Much Less than Useless
Federico Cavallini is a silly man. The origin of the word ‘silly’ is that which is useless. An object that is made of plaster and wood containing a slice of bread is much less than useless. In its serious exactitude it kind of vibrates against our universe.Cavallini has made a series of these bread-holding objects, using materials from furniture factories. They are each constructed as though for the purpose of somehow being part of a piece of bread; as though a piece of bread were somehow different from a piece of bread.There is obviously great car taken in the making of these objects--- and yet a graceful insouciance, as we might want to see from a very good magician. But these things are not like tricks. We must see the seriousness of them, even if we cannot understand it.The first time I saw Cavallini’s work was at the Italian embassy in Berlin, and it was also works made with bread. He had carefully sculpted by hand small pieces that looked like shards of fish and turtle bones that had washed up on a beach. Had he not told me I would not have realized that they were made of wheat flour and yeast. It seemed at first that he had simply taken them from a particularly rich beach. Each piece, some of them small and delicate, were made lovingly, with close attention to biological detail. We could see old whale bones, sea turtle and many kinds of fish, all laid out with some pseudo-logical order on a long table.I was charmed by what seemed like extraordinary care in finding and arranging such a collection in such a way. But he had made them all--- with a scientific sense of detail and correctness.I said to him later that the origin of this work must surely have been at a restaurant table with many people enjoying an evening and him nervously playing with pieces of bread. This childish act taken to extreme non-limits, though.And these works, he told us, are not preserved in any way, and will sooner or later be destroyed by insects and weather. Can insouciance have depth? These ultra-careful works seem profoundly careless.For a long time, since the time of Giotto and Filippo Lippi, Italy has consistently produced artists who, quietly for the most part, expand and refine both the ways and definitions of art. What I mean is; Italians are always the best artists.Just to consider: before the first world war there were painters in Paris but the rest of the Western World was kind of a culturally barren art desert--- except for Medardo Rosso in Italy. Rosso had a kind of natural feeling for the specific combinations of love and respect and poise, let me say light (expert but unforced) skill with material and form. This was far beyond Duchamp’s rather literal, literate way of art.After the second war the Americans began to have great publicity and many rich collectors but Manzoni, Fontana, Burri and others were doing the work that really carried art beyond what was known, with beautiful understanding of material and perception. It is this that was brought forward by the Arte Povera group.Federico Cavallini is one of the prime examples of that tradition working today, seemingly with neither effort nor ambition, just by using his incredible talent for play.That kind of talent also has a long lineage with Italian artisans. Cavallini’s grandfather made miniature replicas of famous marble statuary for the tourist trade. Many of these, and broken fragments, found their way to Cavallini’s studio where he ‘repairs’ them by changing them, gives them energy. These happy/sad misfits are like homage to the artisans of Italy.He encountered a pear tree. Each fallen leaf is categorized and pressed between pages of books, with the stems protruding from all edges like bristles, making the books seem unapproachable. One book is so thick with pages that it becomes an anti-book. Its pages become leaves, echoing the tree’s leaves in an alternative language. Others are clamped down tight as though some hysterical control-freak were attempting to stop nature. In that vein he has also collected and put the clamps to pieces of bark from the tree.In a similar spirit he has bought dozens of desiccated pig noses. These are part of a new series that I do not like. I don’t like them because, well, because they are pig noses. I don’t like the fact of their existence in markets. They along with desiccated ears and intestines are sold in pet stores for dogs to chew on. (Homo Capitalus can have no integrity)I understand and admire what Cavallini intends with these works. He decorates the dried parts with bright beads and commercial fancy pins, turning them into obscene horrible brooches and other jewelry, showing us back our vanity and stupidity.These pieces belong in another honoured tradition in the history of art, more normal with the old Dutch and Spanish painters.Luigi Ontani once gave me a work of his that I can hardly show publicly, especially in my own house. It is a very good piece that has no decorative function at all. It will attack the idea of pretty art.The animal- part jewelry of Cavallini works the same way. None of his work is for comfort, always for thought and delight.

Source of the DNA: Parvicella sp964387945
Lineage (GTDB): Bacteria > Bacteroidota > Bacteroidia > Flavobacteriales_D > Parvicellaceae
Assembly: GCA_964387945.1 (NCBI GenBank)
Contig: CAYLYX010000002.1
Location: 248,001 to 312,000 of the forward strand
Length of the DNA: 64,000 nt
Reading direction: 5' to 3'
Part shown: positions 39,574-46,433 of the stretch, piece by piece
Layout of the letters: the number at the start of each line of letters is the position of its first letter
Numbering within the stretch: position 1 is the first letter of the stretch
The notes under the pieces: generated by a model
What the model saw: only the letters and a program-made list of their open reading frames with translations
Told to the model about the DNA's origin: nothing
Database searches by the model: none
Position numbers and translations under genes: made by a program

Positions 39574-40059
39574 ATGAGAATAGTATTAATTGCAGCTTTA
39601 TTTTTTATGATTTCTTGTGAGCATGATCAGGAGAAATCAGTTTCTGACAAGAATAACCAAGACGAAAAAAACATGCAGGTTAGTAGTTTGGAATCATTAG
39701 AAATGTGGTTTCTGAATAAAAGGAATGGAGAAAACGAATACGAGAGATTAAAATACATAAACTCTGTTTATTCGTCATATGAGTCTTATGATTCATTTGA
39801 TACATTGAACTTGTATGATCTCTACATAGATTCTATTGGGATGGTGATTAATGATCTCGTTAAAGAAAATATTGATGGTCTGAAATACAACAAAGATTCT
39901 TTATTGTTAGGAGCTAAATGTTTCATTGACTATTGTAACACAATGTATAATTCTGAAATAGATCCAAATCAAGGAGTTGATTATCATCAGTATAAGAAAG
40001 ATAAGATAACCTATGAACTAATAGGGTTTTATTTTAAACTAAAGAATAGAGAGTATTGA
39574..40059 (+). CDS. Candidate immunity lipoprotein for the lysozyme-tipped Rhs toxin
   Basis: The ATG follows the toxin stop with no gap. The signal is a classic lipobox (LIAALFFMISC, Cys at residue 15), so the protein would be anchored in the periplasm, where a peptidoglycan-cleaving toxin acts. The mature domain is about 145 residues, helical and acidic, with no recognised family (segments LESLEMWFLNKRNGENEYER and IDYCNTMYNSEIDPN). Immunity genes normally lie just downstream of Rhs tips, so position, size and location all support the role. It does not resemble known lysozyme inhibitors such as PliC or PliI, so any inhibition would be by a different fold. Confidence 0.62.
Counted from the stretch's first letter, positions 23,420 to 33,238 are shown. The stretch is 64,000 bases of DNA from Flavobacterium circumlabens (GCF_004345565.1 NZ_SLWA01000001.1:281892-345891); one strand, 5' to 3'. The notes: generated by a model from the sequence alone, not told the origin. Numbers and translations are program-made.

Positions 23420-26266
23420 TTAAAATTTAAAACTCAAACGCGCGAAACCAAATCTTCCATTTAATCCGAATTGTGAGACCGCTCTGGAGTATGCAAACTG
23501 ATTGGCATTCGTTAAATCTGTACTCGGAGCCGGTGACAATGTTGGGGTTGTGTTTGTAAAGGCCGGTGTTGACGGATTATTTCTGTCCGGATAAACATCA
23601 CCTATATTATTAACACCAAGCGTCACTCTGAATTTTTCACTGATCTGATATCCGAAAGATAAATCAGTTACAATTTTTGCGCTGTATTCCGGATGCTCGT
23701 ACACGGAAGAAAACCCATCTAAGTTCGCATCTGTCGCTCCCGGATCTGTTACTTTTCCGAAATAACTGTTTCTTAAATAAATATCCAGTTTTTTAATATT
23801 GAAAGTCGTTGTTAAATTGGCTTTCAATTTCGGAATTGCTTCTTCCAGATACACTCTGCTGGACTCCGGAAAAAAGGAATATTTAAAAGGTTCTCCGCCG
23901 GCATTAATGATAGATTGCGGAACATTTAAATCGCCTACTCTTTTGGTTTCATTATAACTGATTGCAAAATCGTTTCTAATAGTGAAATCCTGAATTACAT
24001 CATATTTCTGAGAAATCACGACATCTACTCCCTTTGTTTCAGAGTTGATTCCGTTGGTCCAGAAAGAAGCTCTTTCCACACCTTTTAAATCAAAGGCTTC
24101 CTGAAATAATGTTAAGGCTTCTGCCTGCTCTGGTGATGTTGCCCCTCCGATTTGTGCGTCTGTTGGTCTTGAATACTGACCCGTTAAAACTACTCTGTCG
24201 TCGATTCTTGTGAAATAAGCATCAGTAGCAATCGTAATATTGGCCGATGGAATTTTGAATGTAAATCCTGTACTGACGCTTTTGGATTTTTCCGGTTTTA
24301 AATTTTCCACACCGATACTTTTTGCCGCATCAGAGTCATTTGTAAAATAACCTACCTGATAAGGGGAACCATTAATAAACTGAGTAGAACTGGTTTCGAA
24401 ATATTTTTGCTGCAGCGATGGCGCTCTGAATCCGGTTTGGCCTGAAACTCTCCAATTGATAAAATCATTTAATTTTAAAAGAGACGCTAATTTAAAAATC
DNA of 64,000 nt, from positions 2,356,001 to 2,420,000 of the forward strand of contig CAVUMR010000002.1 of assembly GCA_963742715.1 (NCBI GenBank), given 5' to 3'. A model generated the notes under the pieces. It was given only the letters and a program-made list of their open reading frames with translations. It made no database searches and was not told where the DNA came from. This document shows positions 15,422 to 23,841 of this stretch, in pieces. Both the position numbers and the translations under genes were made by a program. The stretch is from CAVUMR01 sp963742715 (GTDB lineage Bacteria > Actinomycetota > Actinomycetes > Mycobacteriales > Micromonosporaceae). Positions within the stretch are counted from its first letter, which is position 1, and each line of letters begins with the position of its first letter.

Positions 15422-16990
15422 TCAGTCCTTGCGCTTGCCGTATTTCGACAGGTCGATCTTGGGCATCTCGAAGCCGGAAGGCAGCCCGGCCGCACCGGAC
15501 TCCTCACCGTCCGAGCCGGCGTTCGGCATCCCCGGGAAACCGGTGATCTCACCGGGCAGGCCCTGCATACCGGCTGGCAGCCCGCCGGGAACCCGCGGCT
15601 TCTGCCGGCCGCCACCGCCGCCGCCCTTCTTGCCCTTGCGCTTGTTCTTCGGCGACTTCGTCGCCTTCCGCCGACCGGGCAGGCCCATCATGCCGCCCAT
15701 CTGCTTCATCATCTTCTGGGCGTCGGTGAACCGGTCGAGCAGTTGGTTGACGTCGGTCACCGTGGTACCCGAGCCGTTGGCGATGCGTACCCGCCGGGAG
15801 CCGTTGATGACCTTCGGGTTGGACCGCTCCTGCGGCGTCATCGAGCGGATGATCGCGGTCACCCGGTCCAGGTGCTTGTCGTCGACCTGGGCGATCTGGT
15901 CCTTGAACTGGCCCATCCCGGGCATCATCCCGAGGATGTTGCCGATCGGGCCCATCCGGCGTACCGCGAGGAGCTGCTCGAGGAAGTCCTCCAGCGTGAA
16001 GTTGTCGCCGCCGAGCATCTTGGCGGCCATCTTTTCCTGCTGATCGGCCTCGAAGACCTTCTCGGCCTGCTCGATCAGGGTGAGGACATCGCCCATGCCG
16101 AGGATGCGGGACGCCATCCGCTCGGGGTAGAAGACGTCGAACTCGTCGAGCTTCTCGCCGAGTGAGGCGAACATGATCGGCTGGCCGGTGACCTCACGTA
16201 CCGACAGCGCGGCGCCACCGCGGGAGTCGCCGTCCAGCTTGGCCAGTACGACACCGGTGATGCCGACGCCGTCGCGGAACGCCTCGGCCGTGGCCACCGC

JIMMIE DURHAM 2016 NAPOLI